by CJ Huff, Special Advisor for MSBA’s Center for Education Safety

When I was superintendent of schools in Joplin, MO, I had the unfortunate opportunity to experience a large-scale disaster up close and personal. The “Joplin Tornado” immediately brings to mind images of mass destruction, loss, pain, suffering and grief. It was a terrible tragedy that came suddenly and unexpectedly to a community of 50,000 people enjoying a Sunday afternoon in May. The immediate aftermath will go down in the history of Joplin as “the worst of times.”

However in the hours, days, weeks and years following the 2011 disaster, I was in a fortunate position to observe what can only be described as “the best of humanity.” The definition of “neighbor” meant more than just the person next door. Our neighbors literally became people from all over the globe who supported our response and recovery effort. They selflessly gave of their time, talent and treasure in meaningful ways that helped ease the pain of all that was lost.

I learned a lot from that experience. Though I have to admit when I left the superintendency in July 2015 all I wanted to do was forget what I learned, that knowledge is still with me. As your communities and schools begin the process of supporting the recovery effort I’d like to offer three thoughts from someone who has “been there” on the receiving end of all the love and support that comes on the heels of tragedy.

  • Do Your Homework. Shortly after a disaster it is likely the school community will utilize social media, websites, and other means to get the word out about immediate needs. Do your research and make sure that if you are going to donate, donate those things that can be of immediate use.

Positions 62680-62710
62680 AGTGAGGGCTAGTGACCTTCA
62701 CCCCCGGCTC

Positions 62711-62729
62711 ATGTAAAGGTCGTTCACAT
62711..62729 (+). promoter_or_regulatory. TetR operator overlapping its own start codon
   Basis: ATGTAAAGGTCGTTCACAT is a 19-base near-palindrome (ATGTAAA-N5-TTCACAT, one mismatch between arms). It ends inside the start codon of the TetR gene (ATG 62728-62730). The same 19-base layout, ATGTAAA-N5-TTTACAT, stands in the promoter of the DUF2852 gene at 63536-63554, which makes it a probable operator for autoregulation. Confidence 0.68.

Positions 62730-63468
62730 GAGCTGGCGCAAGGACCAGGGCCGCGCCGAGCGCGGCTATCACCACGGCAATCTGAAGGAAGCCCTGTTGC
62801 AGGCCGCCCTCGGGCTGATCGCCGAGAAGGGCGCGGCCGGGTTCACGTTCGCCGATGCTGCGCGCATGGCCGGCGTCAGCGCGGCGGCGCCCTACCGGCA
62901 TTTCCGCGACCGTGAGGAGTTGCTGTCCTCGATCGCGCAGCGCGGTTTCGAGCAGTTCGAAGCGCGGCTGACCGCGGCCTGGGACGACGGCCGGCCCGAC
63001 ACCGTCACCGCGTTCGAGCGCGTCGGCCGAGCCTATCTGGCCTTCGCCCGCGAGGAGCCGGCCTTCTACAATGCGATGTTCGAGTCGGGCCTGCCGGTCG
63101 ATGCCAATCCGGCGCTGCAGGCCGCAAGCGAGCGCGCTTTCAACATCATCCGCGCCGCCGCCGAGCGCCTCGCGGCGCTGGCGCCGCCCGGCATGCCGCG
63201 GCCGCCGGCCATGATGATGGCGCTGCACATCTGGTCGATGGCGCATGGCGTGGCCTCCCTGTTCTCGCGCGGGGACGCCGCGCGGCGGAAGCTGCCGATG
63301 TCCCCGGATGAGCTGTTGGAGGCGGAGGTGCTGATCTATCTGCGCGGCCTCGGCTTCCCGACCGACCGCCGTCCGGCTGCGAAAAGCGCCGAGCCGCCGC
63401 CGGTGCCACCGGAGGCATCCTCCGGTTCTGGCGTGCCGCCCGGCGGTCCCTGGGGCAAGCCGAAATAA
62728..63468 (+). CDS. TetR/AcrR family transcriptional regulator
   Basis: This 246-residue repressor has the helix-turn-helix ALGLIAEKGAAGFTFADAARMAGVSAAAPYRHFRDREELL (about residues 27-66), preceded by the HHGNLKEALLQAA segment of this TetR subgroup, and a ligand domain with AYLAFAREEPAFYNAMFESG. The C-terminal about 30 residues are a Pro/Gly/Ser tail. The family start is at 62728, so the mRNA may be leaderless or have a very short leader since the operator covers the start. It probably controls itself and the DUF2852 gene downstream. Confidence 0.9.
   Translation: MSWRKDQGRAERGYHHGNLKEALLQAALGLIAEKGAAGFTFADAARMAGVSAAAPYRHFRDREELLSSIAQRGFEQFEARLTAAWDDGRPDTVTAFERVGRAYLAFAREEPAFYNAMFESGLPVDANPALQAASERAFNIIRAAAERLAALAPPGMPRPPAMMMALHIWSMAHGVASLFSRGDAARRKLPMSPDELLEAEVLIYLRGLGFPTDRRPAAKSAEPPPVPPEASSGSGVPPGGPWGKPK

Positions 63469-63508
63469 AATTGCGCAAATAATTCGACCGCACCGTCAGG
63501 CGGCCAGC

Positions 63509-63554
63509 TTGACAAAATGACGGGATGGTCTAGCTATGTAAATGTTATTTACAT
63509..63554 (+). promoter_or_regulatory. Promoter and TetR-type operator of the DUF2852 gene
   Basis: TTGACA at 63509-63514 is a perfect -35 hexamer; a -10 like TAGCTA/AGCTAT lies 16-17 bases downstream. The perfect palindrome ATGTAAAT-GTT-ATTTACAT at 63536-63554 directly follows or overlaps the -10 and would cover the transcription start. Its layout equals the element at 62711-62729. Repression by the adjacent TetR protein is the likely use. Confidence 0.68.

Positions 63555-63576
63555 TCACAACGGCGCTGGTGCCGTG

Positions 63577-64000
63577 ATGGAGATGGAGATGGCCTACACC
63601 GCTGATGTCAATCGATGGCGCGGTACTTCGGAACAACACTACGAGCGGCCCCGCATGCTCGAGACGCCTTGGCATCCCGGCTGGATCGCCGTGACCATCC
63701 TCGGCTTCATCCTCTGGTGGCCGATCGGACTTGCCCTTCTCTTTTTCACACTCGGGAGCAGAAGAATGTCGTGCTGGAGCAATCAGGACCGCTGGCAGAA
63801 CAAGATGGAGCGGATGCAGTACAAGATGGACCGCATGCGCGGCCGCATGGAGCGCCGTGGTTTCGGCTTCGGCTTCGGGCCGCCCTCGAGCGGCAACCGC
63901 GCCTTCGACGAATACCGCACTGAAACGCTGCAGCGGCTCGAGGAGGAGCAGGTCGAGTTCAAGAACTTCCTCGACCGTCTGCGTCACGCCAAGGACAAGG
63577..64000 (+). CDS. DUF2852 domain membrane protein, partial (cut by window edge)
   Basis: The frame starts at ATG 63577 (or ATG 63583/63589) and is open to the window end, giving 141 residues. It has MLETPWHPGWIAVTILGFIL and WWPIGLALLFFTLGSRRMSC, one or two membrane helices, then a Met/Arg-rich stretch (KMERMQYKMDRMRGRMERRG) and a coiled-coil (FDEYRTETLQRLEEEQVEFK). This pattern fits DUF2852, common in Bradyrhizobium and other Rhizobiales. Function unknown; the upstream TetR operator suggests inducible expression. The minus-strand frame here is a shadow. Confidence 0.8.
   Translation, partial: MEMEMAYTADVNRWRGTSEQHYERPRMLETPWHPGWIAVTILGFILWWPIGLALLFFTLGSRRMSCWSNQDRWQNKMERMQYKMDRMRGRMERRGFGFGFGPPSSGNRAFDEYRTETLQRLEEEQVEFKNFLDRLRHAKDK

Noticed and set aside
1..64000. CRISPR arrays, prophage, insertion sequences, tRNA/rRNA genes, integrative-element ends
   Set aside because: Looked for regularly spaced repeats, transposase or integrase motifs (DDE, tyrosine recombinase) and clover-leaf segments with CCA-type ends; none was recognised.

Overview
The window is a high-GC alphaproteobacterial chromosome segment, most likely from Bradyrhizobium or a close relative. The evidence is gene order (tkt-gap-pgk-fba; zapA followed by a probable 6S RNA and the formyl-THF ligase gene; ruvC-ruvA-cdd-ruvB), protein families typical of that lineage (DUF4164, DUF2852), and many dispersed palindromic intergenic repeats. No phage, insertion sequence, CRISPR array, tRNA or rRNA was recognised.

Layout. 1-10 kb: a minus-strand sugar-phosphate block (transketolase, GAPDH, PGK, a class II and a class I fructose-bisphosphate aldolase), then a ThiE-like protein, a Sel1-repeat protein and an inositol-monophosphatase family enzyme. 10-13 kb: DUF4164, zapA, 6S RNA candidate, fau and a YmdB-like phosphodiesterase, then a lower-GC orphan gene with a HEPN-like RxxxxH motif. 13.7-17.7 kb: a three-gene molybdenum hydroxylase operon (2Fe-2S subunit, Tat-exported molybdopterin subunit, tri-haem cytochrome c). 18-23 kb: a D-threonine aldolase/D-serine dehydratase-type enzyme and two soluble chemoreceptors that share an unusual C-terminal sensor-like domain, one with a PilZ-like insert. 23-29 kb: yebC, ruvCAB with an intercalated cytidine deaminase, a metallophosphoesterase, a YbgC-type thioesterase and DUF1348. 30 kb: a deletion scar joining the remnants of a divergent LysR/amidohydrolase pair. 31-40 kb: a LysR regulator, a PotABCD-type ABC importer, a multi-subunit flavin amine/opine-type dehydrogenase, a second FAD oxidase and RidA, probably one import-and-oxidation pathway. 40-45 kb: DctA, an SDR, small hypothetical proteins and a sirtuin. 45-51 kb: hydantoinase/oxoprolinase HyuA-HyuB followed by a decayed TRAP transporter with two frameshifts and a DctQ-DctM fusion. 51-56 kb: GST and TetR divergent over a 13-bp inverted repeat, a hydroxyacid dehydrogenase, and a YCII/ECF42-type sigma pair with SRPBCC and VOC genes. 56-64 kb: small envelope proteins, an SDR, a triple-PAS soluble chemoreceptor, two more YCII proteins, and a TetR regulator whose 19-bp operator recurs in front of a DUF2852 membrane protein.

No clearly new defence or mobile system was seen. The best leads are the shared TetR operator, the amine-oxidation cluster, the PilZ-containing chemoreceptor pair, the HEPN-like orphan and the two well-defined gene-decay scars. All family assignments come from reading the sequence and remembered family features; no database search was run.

• One Word: Cash. To put it simply, it’s easy to store and has a long shelf life. Following a large-scale disaster such as Harvey and Irma, tangible donations (clothes, furniture, food, water, etc.) pour in from all over the country. On the receiving end that means storage (which can be limited post-disaster for obvious reasons) and distribution of those resources can create significant logistical challenges and put additional strain on staff.
  • Better Late to Donate. Following the heartfelt giving that naturally occurs immediately after a disaster, there are long-term needs that will continue to surface for months if not years. Sometimes it is best to wait a few months then reach out to impacted communities who are at various stages in the recovery effort. Their needs may have changed and your support at that particular moment may be exactly what they need!

Without question, the people impacted by this disaster need our help. They need our hands, hearts, heads, treasures, thoughts and prayers. The road to recovery is a marathon that starts out at a sprinter’s pace with no clear finish line. It’s exhausting and full of unforeseen challenges. Like a good neighbor, our responsibility is to provide the support they need every step on that journey.